State Update
States mull the need for speed

By Keith Goble
state legislative editor


Now that it’s summer, the majority of state legislatures have wrapped up their regular work for the year. The perennial issue of whether to modify the rate of speed allowed for vehicles once again drew debate in several states. Here is a roundup of what lawmakers considered around the country.

In New Jersey, a pair of bills still active would put stricter limits on how fast trucks could travel on certain roads. The first measure would eliminate uniform speed limits on rural highways. Trucks weighing more than 10,000 pounds – and trucks hauling hazardous materials, regardless of weight – would be slowed by 10 mph, to 55 mph. All other vehicles would be allowed to continue to travel at the current 65 mph limit.

Another New Jersey bill would prohibit commercial trucks from being driven in the state unless they are equipped with devices known as “governors” – or speed limiters, as they are commonly referred to in trucking. Trucks operating in the state would be required to have speed limiters set at 68 mph.

A failed effort in Alabama that was intended to help conserve fuel and make for safer roads sought to slow all vehicles by 5 mph on rural, interstate highways and certain other roadways. It called for dropping the 70 mph speed limit on interstates to 65 mph. Other highways with four or more traffic lanes would have had speed limits reduced from 65 mph to 60 mph.

A speed limit committee also would have been created to adjust the speed limit on interstate highways.

A bill in Missouri called for lower speed limits – for large trucks only. It did not survive the session. It would have required trucks to drive 10 mph slower than the posted speed limit for all other vehicles on various roadways. Trucks also would have been slowed an additional 10 mph in construction zones.

Trucks also would have been restricted under a Louisiana bill. It would have slowed trucks to 60 mph on interstates and other limited-access highways – down from 70 mph. Trucks on other specified roads would have been slowed to 55 mph – down from 65 mph. It included a provision to ban large trucks from driving in the left lanes on interstates. Tractor-trailers with at least 18 wheels would have been limited to the right lane.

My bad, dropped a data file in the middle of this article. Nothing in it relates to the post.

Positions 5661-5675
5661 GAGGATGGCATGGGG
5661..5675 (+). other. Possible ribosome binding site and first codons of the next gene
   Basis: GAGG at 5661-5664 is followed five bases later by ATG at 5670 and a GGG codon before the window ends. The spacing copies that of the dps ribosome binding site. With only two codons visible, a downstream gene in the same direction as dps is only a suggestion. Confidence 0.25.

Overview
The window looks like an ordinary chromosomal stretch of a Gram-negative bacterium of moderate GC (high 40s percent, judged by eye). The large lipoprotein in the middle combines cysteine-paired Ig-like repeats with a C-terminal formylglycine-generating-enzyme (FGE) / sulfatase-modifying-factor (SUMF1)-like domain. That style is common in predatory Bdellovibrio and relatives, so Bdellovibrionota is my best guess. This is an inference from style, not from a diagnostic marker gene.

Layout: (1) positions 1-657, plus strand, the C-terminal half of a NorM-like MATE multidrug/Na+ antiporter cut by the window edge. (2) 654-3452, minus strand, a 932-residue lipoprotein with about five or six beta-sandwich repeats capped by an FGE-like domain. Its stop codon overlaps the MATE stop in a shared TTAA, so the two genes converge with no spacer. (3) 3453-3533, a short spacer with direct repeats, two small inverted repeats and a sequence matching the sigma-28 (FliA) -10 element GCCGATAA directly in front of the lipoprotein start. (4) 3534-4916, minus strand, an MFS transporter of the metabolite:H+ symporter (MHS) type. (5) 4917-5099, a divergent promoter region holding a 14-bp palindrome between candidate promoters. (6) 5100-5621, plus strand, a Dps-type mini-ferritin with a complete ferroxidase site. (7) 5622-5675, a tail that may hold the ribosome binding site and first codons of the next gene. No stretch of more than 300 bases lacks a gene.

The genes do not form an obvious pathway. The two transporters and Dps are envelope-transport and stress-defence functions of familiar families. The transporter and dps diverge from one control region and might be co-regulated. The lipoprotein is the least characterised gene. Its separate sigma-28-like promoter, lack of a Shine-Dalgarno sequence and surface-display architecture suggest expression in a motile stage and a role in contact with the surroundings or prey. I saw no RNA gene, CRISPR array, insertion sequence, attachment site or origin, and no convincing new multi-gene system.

Two bills in Illinois attempted to minimize and eliminate the speed gap between trucks and other vehicles on rural, interstate highways. Illinois law requires large vehicles to travel 10 mph below the 65 mph speed limit for other vehicles. One bill would have allowed trucks to travel 60 mph on rural interstates. Another bill would have raised the speed limit to 65 mph on highways outside Chicago and surrounding counties.

A new law in Utah could result in all vehicles driving a little faster along a stretch of Interstate 15. Vehicles traveling along Interstate 15 from Nephi to Cedar City are allowed to drive 75 mph. The new rule gives the Utah DOT authority to determine whether the speed limit can be safely increased to 80 mph or higher between mileposts 222 and 64.

In Wyoming, a bill that died would have set the speed limit for large trucks at 65 mph on the state’s interstates. All other vehicles would have been permitted to continue to travel at the current 75 mph limit.

A bill that died in Arizona sought to slow large trucks by 5 mph along interstates currently posted with 65 mph speed limits. The measure would have required vehicles in excess of 26,000 pounds declared gross weight to drive 60 mph.

Arizona law now allows all traffic to drive 65 mph on interstate highways outside urban areas with populations of at least 50,000. The state DOT also can set speeds on rural portions of interstates at 75 mph. LL

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